House Likely to Pass Violence Against Women Reauthorization
(WASHINGTON) -- The House is likely to pass a Senate-approved version of the Violence Against Women Reauthorization Act on Thursday, sending the bill to President Obama for his signature.
A rule approved in the House Rules Committee Tuesday night allows an up-or-down vote first on a controversial House GOP version of the measure as a substitute amendment. If that passes, then the GOP version becomes the underlying bill. If it fails, the House would be left with an up-or-down vote on the Senate-passed bill.
With insufficient support for the GOP bill, the vote on the Senate bill appeared almost certain to pass with bipartisan support.
House Democrats earlier said they were not satisfied with the Republican-crafted version of the Violence Against Women Reauthorization Act, pledging to oppose it if it came up for a vote later this week in the House.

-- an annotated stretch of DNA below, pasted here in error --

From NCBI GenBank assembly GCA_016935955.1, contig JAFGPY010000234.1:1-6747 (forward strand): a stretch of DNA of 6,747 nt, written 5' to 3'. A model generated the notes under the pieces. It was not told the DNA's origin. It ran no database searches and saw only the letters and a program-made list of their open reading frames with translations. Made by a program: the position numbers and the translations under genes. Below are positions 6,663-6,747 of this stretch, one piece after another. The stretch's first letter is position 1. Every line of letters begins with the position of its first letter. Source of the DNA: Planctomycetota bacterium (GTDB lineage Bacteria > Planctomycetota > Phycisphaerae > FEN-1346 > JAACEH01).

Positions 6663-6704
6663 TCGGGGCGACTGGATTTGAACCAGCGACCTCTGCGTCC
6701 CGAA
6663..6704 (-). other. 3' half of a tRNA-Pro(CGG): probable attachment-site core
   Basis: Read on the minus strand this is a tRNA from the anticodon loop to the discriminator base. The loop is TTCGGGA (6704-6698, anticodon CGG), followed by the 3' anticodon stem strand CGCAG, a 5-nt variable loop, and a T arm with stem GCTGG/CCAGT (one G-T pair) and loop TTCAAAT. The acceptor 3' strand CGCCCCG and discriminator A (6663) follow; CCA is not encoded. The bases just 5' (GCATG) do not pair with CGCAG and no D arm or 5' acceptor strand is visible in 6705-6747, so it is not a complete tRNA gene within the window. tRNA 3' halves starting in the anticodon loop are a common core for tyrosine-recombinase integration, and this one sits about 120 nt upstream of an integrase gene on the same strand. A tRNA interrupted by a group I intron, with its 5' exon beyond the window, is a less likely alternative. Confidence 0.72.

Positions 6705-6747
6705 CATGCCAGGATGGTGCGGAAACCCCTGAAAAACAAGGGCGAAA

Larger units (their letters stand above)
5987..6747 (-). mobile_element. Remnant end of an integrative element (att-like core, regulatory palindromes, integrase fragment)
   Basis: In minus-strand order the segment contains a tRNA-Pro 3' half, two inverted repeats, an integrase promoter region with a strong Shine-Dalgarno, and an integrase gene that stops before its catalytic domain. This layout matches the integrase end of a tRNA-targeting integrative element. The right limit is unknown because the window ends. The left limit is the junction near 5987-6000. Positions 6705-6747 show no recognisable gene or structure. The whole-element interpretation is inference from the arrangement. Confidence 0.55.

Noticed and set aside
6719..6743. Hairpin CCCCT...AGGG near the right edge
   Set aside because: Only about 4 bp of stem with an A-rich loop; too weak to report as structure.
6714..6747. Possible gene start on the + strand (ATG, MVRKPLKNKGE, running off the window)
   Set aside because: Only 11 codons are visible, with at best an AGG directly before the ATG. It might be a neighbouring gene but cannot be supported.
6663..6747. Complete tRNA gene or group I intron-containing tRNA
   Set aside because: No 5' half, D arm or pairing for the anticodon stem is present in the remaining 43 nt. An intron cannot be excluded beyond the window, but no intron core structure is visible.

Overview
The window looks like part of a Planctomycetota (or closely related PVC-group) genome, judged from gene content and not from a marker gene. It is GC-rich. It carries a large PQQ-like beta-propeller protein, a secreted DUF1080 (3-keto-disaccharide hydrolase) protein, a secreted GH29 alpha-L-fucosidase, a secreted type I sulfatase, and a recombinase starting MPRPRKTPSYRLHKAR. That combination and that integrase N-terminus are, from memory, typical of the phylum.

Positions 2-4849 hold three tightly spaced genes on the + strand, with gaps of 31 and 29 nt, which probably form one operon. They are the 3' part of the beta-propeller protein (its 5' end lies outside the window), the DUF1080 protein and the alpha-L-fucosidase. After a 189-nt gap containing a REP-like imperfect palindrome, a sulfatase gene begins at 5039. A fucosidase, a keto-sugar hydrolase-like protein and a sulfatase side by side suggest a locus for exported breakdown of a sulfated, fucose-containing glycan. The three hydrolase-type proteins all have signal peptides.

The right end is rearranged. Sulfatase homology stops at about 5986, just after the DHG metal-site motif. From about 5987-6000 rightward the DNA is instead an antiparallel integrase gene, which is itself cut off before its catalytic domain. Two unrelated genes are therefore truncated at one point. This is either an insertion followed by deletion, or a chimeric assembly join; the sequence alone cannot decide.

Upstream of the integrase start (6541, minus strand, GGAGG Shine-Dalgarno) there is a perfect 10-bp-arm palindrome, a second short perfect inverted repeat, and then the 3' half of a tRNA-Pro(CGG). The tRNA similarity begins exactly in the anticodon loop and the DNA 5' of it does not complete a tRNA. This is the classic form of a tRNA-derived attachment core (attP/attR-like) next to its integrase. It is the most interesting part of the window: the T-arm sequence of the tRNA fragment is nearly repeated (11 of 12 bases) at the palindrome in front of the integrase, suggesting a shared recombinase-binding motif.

Speaking at the Capitol on Tuesday, House Minority Leader Nancy Pelosi, D-Calif., called the Republican measure a step down from the Senate bill that passed with bipartisan support earlier this month, saying that “this bill is weaker than the Senate bill, weaker than the current law.”
House Democrats said that the Republican-proposed version up for consideration this week does not provide adequate protection for the sexual crime victims associated with human trafficking or members of the lesbian, gay, bisexual, transgender and Native American communities.
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